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How do you go about calculating effect size for the Welch t-test?

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2 Answers 2

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Depends on what is meant by "effect size" here. Welch's t-test is used to test the null hypothesis $\mu_1 = \mu_2$ when we cannot or don't want to assume that the variances are homoscedastic within the two groups.

So what is a good effect size measure to go along with this test? Obviously, it should express how different the means are in the sample. So, we could just compute the mean difference (which is an effect size measure) and there are no difficulties in computing it in this case. It's just $$y = \bar{x}_1 - \bar{x}_2,$$ whose variance can be estimated with $$\mbox{Var}[y] = \frac{SD^2_1}{n_1} + \frac{SD^2_2}{n_2}.$$

However, with "effect size", people often mean some kind of standardized measure (like Cohen's d) and the title makes it clear that this is what the asker is after. There are at least two possibilities here.

The first is to standardize the mean difference by the standard deviation from one of the two groups (e.g., if one group is a control and the other a treatment group, then we could standardize using the control group SD). So, we compute $$y = \frac{\bar{x}_1 - \bar{x}_2}{SD_1},$$ whose variance can be estimated with $$\mbox{Var}[y] = \frac{1}{n_1} + \frac{SD^2_2/SD^2_1}{n_2} + \frac{y^2}{2n_1}.$$

Alternatively, if it does not make sense to choose one of the two SDs for the standardization, then we could proceed as suggested by Bonett (2008) and standardize based on the average SD. This is computed by averaging the two variances and then taking the square-root, that is, let $$\overline{SD} = \sqrt{\frac{SD^2_1 + SD^2_2}{2}}.$$ Then we compute $$y = \frac{\bar{x}_1 - \bar{x}_2}{\overline{SD}},$$ whose variance can be estimated with $$\mbox{Var}[y] = \frac{y^2}{8(\overline{SD})^4} \left(\frac{SD_1^4}{n_1-1} + \frac{SD_2^4}{n_2-1}\right) + \frac{SD_1^2 / \overline{SD}^2}{n_1-1} + \frac{SD_2^2 / \overline{SD}^2}{n_2-1}.$$

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  • $\begingroup$ heyy, I've noticed two things in your answer that made me quite curious. If I'm using only control group's standard deviation (because I think it's the best estimate I do have about population's standard deviation), does it make any sense to use both standard deviations when calculating variance? Shouldn't I just use the control group's one? $\endgroup$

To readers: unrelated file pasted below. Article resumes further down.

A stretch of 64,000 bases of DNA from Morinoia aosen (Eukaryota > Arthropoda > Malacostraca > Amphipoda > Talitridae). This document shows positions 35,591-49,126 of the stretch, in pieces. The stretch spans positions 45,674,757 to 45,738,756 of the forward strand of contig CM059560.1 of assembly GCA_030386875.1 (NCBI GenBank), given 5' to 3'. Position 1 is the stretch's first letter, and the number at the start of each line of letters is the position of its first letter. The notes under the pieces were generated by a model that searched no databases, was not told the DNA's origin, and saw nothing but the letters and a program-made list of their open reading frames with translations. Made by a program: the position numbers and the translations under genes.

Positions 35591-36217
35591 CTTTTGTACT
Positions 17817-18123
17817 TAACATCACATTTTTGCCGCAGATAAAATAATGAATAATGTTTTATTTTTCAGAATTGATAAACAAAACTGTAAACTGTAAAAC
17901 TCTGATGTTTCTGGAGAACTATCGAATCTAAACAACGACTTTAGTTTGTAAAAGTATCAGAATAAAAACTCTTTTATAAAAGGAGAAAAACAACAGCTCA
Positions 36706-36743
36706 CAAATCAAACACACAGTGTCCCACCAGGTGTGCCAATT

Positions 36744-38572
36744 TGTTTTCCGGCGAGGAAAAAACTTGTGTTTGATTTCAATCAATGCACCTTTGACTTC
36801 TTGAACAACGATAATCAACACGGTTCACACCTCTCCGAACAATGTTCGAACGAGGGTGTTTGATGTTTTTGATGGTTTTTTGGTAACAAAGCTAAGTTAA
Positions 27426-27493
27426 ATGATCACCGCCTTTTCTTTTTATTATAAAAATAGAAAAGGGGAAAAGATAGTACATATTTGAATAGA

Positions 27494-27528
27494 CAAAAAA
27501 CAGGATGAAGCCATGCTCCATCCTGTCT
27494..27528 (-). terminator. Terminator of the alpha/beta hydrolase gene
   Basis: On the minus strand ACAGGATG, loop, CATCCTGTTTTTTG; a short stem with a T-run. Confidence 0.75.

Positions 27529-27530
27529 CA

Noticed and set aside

– Bruno
    Nov 7, 2018 at 19:57
  • $\begingroup$ Also, it raises one more question: when I turn that variance into standard deviation of sample's effect size, to turn it into my margin of error I need a t score, and therefore a degree of freedom. Once I have a heteroskedastic set of samples, where I have used a Welch t-test instead of a Student's one for that reason, should I calculate the degrees of freedom based purely on n, or should I use Welch's t-test formula for degrees of freedom? $\endgroup$
    – Bruno
    Nov 7, 2018 at 20:02
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    $\begingroup$ I assume your first question is about the $SD^2_2/SD^2_1$ term. Yes, this makes sense (it is properly derived). As for your second question, you mean what df to use if one were to compute a confidence interval of the form $y \pm t \times \sqrt{\mbox{Var}[y]}$? Neither. I would just use $\pm 1.96$, as all of the above is based on large-sample approximations anyway. $\endgroup$
    – Wolfgang
    Nov 8, 2018 at 17:35
  • $\begingroup$ thanks for your answer, I didn't see it earlier. Is Bonnet (2008) the source for the 1st equation too? The only thing I'm wondering is how do I use the SD of the 2nd group for the variance, when I'm not using it for the calculation of the Glass' Delta. Somehow it looks strange (maybe because I don't have a strong background and thus I can't understand it). Anyway, thanks for your help!! $\endgroup$
    – Bruno
    Nov 12, 2018 at 1:41
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You don't. You calculate the effect size using the data, irrespective of the kind of T-test you used. One package in R is effsize.

d <- cohen.d (y ~ factor (x), hedges.correction = TRUE)

You can also subtract mu2 from mu1 and divide that difference by the average of the standard deviations. This will result in Cohen's d.

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    $\begingroup$ This pools the standard deviations of the two groups, like a standard independent samples t-test; presumably OP chose to use the Welch approximation because it's not reasonable to pool the variances in this case. $\endgroup$ Jan 17, 2017 at 16:08

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